Willie Geist and Carson Daly undergo live testicular exams to check for cancer

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By Eun Kyung Kim

TODAY's Willie Geist and Carson Daly underwent testicular cancer exams live on national television Friday to help raise awareness about the disease.

"What I heard what you guys were doing, I thought it was nuts!" Savannah joked at the top of the broadcast.

The procedure took less than a minute, with each anchor going into a private room with a live mic.

"Who's going to play ball first?" Dr. David Samadi, urology chairman at Lenox Hill Hospital in New York, kidded before examining Willie.

“That was about 30 seconds,” Willie said afterward, comparing the exam to another common screening men often undergo. "A prostate exam can be unpleasant. [There was] no pain or discomfort or nothing like that.”

Carson pretends to make a quick exit when his turn is up.Today

Before the exam, Carson noted that he and Willie are both beyond the 20-34 age bracket most likely to develop testicular cancer: “We’re going to do it because people are skittish about going to the doctor.”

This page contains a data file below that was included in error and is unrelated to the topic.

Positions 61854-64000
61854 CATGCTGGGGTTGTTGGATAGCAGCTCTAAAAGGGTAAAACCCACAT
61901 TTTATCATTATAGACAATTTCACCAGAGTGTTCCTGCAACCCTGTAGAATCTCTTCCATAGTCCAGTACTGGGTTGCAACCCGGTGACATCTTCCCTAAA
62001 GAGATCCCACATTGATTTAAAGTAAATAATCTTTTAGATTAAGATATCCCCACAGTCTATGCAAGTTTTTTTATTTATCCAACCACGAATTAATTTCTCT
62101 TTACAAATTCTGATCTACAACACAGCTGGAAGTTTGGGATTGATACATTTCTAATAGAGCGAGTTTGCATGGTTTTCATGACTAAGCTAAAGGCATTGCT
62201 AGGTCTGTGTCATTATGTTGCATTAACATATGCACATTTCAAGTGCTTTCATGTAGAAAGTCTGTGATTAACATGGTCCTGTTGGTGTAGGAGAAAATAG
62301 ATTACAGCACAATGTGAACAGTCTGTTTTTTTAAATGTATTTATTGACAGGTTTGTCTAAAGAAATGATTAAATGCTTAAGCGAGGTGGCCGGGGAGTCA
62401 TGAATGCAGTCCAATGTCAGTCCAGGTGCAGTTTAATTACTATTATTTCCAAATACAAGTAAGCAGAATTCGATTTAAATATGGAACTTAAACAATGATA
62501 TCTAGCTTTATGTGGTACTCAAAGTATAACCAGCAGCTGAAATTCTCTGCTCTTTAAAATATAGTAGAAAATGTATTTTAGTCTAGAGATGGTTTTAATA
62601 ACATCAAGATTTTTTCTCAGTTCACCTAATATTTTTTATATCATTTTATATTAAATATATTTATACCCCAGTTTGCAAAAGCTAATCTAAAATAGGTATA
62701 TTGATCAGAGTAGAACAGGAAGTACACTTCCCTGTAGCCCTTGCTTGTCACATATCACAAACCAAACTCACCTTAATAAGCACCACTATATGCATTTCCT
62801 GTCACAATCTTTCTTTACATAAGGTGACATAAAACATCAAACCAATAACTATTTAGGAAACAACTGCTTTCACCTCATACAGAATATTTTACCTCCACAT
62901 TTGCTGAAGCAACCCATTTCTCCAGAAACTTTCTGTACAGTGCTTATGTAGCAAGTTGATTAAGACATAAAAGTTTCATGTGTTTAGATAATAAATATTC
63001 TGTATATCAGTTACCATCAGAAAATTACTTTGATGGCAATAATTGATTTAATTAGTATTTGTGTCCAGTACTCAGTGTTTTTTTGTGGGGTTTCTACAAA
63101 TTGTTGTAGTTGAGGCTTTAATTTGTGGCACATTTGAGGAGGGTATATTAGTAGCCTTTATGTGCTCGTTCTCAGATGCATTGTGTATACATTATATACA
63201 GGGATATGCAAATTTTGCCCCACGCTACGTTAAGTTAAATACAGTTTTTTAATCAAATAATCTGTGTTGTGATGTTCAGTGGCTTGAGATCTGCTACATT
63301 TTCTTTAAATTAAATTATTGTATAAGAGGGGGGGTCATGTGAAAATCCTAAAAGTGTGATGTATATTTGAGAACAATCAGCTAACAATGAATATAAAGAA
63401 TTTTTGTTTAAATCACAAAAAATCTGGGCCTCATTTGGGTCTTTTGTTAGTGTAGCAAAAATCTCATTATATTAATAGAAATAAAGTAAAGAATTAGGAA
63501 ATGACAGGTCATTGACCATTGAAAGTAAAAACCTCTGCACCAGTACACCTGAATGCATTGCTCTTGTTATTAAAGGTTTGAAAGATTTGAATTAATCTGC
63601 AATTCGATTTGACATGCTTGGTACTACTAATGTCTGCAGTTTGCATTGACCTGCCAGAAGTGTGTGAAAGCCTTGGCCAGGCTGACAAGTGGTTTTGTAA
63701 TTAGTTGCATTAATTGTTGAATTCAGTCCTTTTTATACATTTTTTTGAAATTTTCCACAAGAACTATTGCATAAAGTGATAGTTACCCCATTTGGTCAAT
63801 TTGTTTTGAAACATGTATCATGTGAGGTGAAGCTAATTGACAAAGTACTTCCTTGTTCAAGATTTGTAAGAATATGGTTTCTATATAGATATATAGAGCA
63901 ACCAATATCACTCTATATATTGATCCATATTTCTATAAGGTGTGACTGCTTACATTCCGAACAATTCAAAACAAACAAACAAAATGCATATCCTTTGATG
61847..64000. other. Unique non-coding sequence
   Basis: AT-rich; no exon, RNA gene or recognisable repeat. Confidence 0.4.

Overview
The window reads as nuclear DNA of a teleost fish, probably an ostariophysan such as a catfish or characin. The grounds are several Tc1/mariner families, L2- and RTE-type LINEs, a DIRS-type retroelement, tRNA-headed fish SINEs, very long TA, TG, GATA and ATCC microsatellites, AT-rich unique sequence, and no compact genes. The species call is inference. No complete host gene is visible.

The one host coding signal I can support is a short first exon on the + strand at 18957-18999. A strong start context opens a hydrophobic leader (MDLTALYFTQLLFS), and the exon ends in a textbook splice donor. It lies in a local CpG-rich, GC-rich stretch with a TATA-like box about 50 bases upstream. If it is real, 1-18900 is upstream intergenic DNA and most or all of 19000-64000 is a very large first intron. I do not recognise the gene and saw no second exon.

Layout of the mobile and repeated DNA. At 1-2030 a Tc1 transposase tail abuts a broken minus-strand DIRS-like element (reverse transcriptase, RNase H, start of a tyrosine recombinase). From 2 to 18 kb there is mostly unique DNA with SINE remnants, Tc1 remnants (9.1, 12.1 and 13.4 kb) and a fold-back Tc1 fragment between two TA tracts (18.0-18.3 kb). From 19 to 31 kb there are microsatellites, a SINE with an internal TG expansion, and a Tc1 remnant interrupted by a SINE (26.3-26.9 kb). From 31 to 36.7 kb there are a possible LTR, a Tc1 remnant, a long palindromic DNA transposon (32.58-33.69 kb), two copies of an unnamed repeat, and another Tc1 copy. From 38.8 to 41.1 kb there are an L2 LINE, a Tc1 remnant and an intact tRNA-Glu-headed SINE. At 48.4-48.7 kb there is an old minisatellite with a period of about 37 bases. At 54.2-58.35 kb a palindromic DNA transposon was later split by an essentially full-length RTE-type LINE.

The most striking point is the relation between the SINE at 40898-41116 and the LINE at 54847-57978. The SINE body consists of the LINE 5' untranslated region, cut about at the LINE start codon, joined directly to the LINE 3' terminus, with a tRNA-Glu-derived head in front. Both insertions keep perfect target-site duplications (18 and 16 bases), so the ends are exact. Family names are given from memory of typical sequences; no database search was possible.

But Carson admitted that he was anxious during the actual procedure.

“It’s a nerve-wracking thing because at any moment you’re afraid the doctor is going to say they’re discovering something,” he said. 

Carson just seconds before his exam.Today

Dr. Samadi examined the men for their size, texture and made sure there were no unusual lumps, and both emerged from their exams with clean bills of health!

The procedure was part of TODAY’s month-long "No-Shave TODAY" initiative to heighten awareness of men’s health. Last year, Matt Lauer and Al Roker underwent prostate exams , also performed by Samadi live on national television. 

All done!Today

The doctor applauded Carson and Willie for getting the exams, but encouraged men to also check themselves regularly.

“Self examination. How often? Once a month, after a warm shower because the muscles are relaxed,” he said. “You can actual feel to see if you feel any firmness. That’s what we’re looking for, lumps or bumps.”

He also encouraged women to urge the men in their lives to get exams.  

"Women play a huge role" in helping men with asymptomatic cancer catch the disease, he said. "It's the women that bring us to the doctors."